Title: Deception: A Haunting Emma Novel
Author: Lee Nichols
May Contain Spoilers
When Emma Vaile’s parents leave on mysterious business trip, it gives her the perfect excuse to be a rebellious teen. Throw some parties, get a tattoo (or maybe just a piercing), and enjoy the first few weeks of her junior year. Then her best friend stops talking to her, the cops crash her party, and Emma finds herself in the hands of a new guardian—her college-age "knight in J.Crew armor," Bennett Stern—and on a plane to his museum-like mansion in New England.
After enrolling at Thatcher Academy, Emma settles in by making friends with the popular legacy crowd. But she can’t shake the strange visions that are haunting her. She has memories of Thatcher she can’t explain, as if she’s returning home to a place she’s never been. Emma doesn’t trust anyone anymore—except maybe Bennett. But he’s about to reveal a ghostly secret to Emma. One that will explain the visions . . . and make Emma fear for her life.
Though I thought that Deception got off to a slow start, I was quickly hooked. Emma is a strong character who is going through a hard time. Her parents have disappeared, her best friend won’t even return her emails, and even her brother has abandoned her. When Natalie, her new friend, reports to social services that Emma is living alone, it doesn’t look like things can get any worse. Then Bennett Stern reenters her life, and she finds out that things can get worse. Much, much worse.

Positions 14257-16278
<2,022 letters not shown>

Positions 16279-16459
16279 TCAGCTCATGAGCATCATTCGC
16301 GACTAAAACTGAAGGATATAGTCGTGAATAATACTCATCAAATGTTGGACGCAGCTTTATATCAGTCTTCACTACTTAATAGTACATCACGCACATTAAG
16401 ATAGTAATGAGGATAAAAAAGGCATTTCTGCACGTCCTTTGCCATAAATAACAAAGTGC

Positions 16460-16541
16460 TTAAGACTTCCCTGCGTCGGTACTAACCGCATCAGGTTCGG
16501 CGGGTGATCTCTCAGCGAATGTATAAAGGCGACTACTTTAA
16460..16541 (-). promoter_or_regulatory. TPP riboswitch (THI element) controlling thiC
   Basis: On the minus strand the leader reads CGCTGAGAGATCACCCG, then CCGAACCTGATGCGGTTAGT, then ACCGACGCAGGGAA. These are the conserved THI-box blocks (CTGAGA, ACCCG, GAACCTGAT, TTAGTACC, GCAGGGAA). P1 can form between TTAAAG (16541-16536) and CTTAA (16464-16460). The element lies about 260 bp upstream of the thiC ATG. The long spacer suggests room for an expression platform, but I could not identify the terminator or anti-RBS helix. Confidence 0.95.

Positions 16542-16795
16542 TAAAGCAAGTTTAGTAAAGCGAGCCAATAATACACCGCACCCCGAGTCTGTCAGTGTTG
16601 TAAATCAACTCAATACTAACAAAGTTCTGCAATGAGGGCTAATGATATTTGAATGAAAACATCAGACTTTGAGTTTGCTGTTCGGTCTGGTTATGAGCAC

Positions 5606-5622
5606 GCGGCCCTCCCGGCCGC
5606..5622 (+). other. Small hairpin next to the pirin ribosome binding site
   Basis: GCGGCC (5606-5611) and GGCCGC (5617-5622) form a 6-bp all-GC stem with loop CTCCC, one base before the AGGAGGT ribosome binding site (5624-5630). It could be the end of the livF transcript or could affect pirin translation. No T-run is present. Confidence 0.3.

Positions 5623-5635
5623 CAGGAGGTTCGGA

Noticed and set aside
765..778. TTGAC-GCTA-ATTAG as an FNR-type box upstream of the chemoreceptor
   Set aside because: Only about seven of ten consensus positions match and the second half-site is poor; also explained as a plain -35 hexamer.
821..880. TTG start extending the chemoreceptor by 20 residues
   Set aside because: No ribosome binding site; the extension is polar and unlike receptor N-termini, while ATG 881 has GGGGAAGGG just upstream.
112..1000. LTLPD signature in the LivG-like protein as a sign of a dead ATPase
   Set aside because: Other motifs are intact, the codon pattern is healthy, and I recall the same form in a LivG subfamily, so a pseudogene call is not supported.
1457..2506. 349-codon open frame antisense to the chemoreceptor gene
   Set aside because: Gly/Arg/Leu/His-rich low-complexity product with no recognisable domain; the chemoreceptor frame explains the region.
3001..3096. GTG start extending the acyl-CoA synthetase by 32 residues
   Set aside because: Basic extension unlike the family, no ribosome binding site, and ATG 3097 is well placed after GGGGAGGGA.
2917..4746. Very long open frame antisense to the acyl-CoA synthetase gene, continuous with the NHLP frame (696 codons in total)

After Bennett whisks her away from her home in San Francisco to his family home in New England, Emma has a lot to get used to. First, she is having horrifying nightmares from her childhood, when she was abducted by a scary man with a knife, and then she starts seeing things. Ghostly things. When she learns that she’s a ghostkeeper, she feels as though her parents have betrayed her. They had her committed as a child to suppress her abilities, instead of nurturing them and making her aware of what she can do. Now she is at a very distinct and deadly disadvantage, as she is caught up in a dangerous game that she doesn’t understand.
Once Emma started seeing ghosts, the book took off for me. She is one tough cookie, and her resourcefulness quickly won me over. She is rejected by everyone she cares about, and when Bennett strolls back into her life, her crush on him is reawakened. Too bad he disappears for days at a time, leaving her alone and defenseless in a strange new place. Nothing is working out like it’s supposed to, and to make matters worse, she thinks she’s going insane because she keeps having flashbacks into someone else’s life.
I felt a connection with Emma, and instantly sympathized with her. She is isolated from everyone she loves just when she needs their support the most. She doesn’t whine, she doesn’t complain, and while she may occasionally feel sorry for herself, she quickly finds the gumption to solve all of the unsettling mysteries surrounding her. She finds strength in her adversity, and that is what I liked the best about her. She isn’t a quitter, even when events spiral quickly and frighteningly out of control.
Despite the slow start, Deception quickly turned into a book that I couldn’t put down. The characters grew on me, and the suspense kept me turning the pages. What don’t I like? The wait for the sequel!
Review copy provided by publisher